To do so, we will use the results obtained during the study of the
global behavior of the solutions of the model example
\begin{equation}
\begin{gathered}
\dot{x}= y \\
\dot{y}= -x^{3}+bxy
\end{gathered} \label{sytcontx3}
\end{equation}
In section three, we give a complete proof of theorem \ref{theorx3copy1}.
In the last section we deal with the elliptic sector of the family
of differential systems which are diffeomorphic to system
\eqref{sytcontmodif} and with its persistence in the corresponding
discretized systems.
\section{Description of the continuous system}
We are first interested in the global behavior of the solutions of system
\eqref{sytcontx3} (Figure \ref{1Champs}).
The following proposition describes the phase portrait of \eqref{sytcontx3}.
The symmetry with respect to the $y$-axis allows to consider only the
solutions of \eqref{sytcontx3} starting at points with positive abscissas.
Let us denote $\Delta=b^2-8$ and $\alpha _1=( b-\sqrt{\Delta }) /4$
and $\alpha _2=( b+\sqrt{\Delta }) /4$ the solutions of the equation
$-2\alpha ^2+b\alpha -1=0$.
\begin{proposition}\label{propx3}
Let $( x_0,y_0) $ be a point of the plane such that
$x_0>0$ and let $\gamma(t,x_0,y_0) $ be the solution of system
\eqref{sytcontx3} emanating from this point.
\begin{itemize}
\item[(1)] If $y_0<\alpha _1x_0^2$, then the solution
$\gamma(t,x_0,y_0) $ is homoclinic.
\item[(2)] If $\alpha _1x_0^20$ such that for any
$u_0$ in the interval $]-\delta ,\delta ] $,
the solution of \eqref{syteclat6} starting at $(u_0,0)$ tends to
$A_2$ when $\tau$ tends to $-\infty $ and enters in the lower
half-plane after some time $\tau_0 >0$ (depending on $u_0$).
\begin{figure}[ht]
\begin{center}
\includegraphics[width=6cm, height=6cm]{fig4a} % portr.png
\includegraphics[width=6cm, height=6cm]{fig4b} % eclat2p.png
\end{center}
\caption{the phase portraits of system \eqref{syteclat6} near
$A_1$ and $A_2$ and of system \eqref{syteclat2}
near $B_1$, $B_2$, $B_3$ and $B_4$ for $f(x,y)=g(x)=k(x)=x$ and $b=3$.}
\label{portrait1}
\end{figure}
System \eqref{syteclat2} has as equilibria (Figure \ref{portrait1})
two saddles on
$B_1=(-\sqrt{2\alpha _1},0)$ and on
$B_2=(\sqrt{2\alpha _1},0)$ and two nodes, stable on
$B_3=(-\sqrt{2\alpha _2},0)$ and unstable on
$B_4=(\sqrt{2\alpha _2},0)$. The solutions in the neighborhoods of
$B_1$, $B_2$, $B_3$ and
$B_4$ having the tangents $w=\sqrt{2\alpha _1}$, $w=-\sqrt{2\alpha _1}$,
$w=\sqrt{2\alpha _2}$ or $w=-\sqrt{2\alpha _2}$, correspond in the
$( x,y) $ plane to the solutions of system \eqref{sytcontmodif}
whose order two approximations near $(0,0)$ are given by
$y=\alpha_1x^2$ and $y=\alpha _2x^2$. \newline
The $w$-axis is invariant under system \eqref{syteclat2}.
By continuity of the solutions of \eqref{syteclat2} with respect to the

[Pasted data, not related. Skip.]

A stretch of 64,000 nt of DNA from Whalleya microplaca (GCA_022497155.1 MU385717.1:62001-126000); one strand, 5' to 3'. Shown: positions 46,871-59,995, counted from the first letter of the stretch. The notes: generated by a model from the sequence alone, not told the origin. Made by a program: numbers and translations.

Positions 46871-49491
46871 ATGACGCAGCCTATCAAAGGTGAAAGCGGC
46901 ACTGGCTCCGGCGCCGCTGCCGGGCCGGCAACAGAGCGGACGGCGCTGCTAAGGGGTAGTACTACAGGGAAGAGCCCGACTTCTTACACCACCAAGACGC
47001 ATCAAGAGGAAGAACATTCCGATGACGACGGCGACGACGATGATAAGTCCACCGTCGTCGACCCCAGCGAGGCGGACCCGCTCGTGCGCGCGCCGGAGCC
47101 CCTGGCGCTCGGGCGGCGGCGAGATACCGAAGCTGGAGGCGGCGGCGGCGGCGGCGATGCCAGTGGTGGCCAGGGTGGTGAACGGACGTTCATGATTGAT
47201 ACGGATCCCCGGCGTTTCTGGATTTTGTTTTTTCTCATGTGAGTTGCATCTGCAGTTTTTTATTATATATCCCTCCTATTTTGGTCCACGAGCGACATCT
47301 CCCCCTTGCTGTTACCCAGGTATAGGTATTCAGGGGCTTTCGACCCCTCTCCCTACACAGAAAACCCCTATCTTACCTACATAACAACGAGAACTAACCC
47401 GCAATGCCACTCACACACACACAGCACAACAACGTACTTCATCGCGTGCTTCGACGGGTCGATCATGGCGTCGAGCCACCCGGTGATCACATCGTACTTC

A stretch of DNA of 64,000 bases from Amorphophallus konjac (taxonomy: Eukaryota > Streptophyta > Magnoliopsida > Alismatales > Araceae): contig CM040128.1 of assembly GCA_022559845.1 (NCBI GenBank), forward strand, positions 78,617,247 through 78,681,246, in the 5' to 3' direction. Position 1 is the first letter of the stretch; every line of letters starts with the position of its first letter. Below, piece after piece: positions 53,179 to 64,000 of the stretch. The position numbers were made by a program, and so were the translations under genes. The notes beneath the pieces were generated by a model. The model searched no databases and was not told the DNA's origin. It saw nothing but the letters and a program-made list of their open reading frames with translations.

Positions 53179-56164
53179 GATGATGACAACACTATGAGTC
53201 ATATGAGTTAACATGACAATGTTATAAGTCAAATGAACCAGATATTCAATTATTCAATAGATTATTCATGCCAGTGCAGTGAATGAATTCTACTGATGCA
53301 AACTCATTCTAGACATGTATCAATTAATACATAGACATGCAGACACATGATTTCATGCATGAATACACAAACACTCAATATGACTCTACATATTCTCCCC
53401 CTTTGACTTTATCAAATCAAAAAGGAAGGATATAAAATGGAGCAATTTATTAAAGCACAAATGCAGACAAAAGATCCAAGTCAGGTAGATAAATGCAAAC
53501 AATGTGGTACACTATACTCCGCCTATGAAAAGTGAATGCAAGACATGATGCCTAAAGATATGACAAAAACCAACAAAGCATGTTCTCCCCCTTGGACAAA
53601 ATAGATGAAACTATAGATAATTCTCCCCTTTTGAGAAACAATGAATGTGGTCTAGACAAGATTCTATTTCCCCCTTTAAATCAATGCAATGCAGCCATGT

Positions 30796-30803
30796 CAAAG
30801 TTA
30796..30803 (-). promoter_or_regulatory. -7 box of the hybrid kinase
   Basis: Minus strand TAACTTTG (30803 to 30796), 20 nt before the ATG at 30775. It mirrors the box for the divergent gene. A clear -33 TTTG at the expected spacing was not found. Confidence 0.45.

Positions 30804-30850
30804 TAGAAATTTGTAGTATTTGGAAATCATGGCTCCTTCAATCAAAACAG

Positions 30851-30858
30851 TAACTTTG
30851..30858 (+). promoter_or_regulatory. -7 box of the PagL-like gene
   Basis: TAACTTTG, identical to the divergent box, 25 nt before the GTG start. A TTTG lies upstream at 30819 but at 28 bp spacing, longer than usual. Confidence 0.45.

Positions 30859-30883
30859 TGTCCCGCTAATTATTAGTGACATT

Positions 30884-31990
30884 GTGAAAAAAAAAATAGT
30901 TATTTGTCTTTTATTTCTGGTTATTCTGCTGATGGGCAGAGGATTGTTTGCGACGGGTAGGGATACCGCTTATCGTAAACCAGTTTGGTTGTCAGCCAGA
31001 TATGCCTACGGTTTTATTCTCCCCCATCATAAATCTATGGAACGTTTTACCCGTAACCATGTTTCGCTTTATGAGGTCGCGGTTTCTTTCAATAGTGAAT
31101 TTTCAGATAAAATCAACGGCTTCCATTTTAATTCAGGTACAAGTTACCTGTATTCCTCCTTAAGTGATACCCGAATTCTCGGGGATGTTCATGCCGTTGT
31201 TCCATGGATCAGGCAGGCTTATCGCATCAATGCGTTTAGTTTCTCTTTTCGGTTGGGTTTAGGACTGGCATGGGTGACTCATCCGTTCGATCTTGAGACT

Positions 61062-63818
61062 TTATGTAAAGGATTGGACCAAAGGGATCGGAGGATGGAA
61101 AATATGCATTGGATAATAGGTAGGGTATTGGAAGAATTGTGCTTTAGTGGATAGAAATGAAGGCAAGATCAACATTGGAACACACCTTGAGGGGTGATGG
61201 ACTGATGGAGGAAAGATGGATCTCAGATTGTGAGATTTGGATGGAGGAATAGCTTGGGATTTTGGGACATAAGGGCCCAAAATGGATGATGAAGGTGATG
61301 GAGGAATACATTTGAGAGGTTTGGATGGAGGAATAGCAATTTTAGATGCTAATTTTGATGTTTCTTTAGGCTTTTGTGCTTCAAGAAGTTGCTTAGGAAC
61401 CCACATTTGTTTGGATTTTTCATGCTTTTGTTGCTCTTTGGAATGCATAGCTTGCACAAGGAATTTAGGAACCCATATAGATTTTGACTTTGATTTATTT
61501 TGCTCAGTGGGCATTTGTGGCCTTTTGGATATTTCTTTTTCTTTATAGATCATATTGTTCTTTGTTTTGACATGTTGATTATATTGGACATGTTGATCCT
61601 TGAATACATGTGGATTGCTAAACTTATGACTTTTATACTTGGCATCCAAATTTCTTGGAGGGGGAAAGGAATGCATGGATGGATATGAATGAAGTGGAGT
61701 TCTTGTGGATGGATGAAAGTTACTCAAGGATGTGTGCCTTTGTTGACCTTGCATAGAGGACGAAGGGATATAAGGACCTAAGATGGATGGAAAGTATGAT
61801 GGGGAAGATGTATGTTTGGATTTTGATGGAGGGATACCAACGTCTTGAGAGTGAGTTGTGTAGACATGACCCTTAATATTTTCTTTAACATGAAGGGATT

initial conditions, those that lie near $B_1$ and $B_2$
sufficiently close to the lines $w=-\sqrt{2\alpha _2}$\ and
$w=\sqrt{2\alpha _2}$, with the initial conditions $(w_0,z_0)$
such that $-\sqrt{2\alpha _2}0$ is fixed infinitesimal.
By the Transfer Principle of NSA, it is sufficient to prove that,
for all limited $(x_0,y_0)\in S_0$ in the $S$-interior of $S_0$,
the solution $( x_n,y_n)_{n\in \mathbb{Z}}$
of \eqref{sytcont33} starting from $(x_0,y_0)$ is homoclinic.
We recall that $(x_0,y_0)$ is in the $S$-interior of $S_0$ if there exists a
standard $r>0$ such that the disk of center $(x_0,y_0)$ and of radius $r$
is in $S_0$.
For $n<0$, the points $( x_n,y_n)$ are given
recursively by Lemma \ref{lemx3fgh4}.
The proof of Theorem \ref{theorx3copy1} essentially uses the idea that
for $\alpha _2\lnsim a\lnsim \alpha _1$, the region
$\{(x,y)\in \mathbb{R}^2;y0$ and $00
\]
Also, for any limited $y$,
\[
L'( y) =-1-h( -h\frac{\partial l}{\partial x}(
u-hy,v) +\frac{\partial l}{\partial y}( u-hy,v) ) <0
\]
Since $L$ is continuous, the equation $L( x) =0$ has a unique limited
solution $y$ in $] v-1,v+1[ $.
\end{proof}
We fix a limited point $(x_0,y_0)$.
Let $( x_{-n},y_{-n}) _{n\in \mathbb{N}^\ast }$ be the predecessors
sequence of system \eqref{sytcont33} defined by lemma \ref{lemx3fgh4}.
Then, this sequence is uniquely defined, as long as $( x_{-n},y_{-n})$
is limited, by
\begin{gather*}
x_{-n}=x_{-n-1}+hy_{-n-1} \\
y_{-n}=y_{-n-1}+h\ell(x_{-n-1},y_{-n-1})
\end{gather*}
satisfying $( x_{-1},y_{-1}) \simeq ( x_0,y_0) $
and $( x_{-n-1},y_{-n-1}) \simeq ( x_{-n},y_{-n})$.
\begin{lemma} \label{lemx3fgh5}
Let $a\in \mathbb{R}$ such that $\alpha_2\lnsim a\lnsim
\alpha_1$ and $(X_0,Y_0)$ a limited point in the plane such that $
00$. The solution $( X_{-n},Y_{-n})
_{n\in \mathbb{N}^\ast }$ of system \eqref{sysdiscloupe11} starting at $
(X_0,Y_0)$, does not leave the region of the plane
\[
\{(X,Y)\in \mathbb{R}^2: X>0,\; 01$.
We denote $\delta =-2a^2+ba-1+bag(\varepsilon X_{-1})-k(\varepsilon X_{-1})$
and $\beta = \varepsilon f(\varepsilon X_{-1},\varepsilon ^2Y_{-1})-a\bar{h}$.
We have
\begin{eqnarray*} Y_0-aX_0^2
=(Y_{-1}-aX_{-1}^2) \Big( 1+\bar{h}\big( b-2a+bg(\varepsilon X_{-1})\big)
X_{-1}\Big) + \bar{h} \delta X_{-1}^{3}+\bar{h}\beta
\end{eqnarray*}
We will distinguish two cases:
If $\beta\geq 0$,
since $\delta>0$ we have
\[ \label{ineg1}
0\geq Y_0-aX_0^2\geq ( Y_{-1}-aX_{-1}^2)
(1+\bar{h}(b-2a+bg(\varepsilon X_{-1}))X_{-1}).
\]
This means that $Y_{-1}-aX_{-1}^2<0$.
On the other hand,
\[
\delta X_{-1}^{3}+\beta Y_{-1}^2
= \beta Y_{-1}(Y_{-1}-aX_{-1}^2)+ a\beta X_{-1}^2\Big(Y_{-1}
+ \frac{\delta }{a\beta}X_{-1}\Big).
\]
Since $\delta\not\simeq 0$, $\delta /(a\beta)$ is infinitely large,
then if $\beta <0$,
\[
\frac{\delta }{a\beta}X_{-1}+aX_{-1}^2
= \Big(\frac{\delta }{a\beta}+aX_{-1}\Big)X_{-1} <0.
\]
Thus,
\[
\delta X_{-1}^{3}+\beta Y_{-1}^2\geq\beta (Y_{-1}-aX_{-1}^2)(
Y_{-1}+aX_{-1}^2),
\]
hence
\begin{align*}
&Y_0-aX_0^2 \\
&\geq ( Y_{-1}-aX_{-1}^2) \Big( 1+\bar{h}(
b-2a+bg(\varepsilon X_{-1}) ) X_{-1} + \beta(
Y_{-1}+aX_{-1}^2)\Big)
\end{align*} %\label{ineg2}
It results in this case that $Y_{-1}q, x_n<0, \psi (x_n)0$.
The case $\Delta =0$ is treated separately.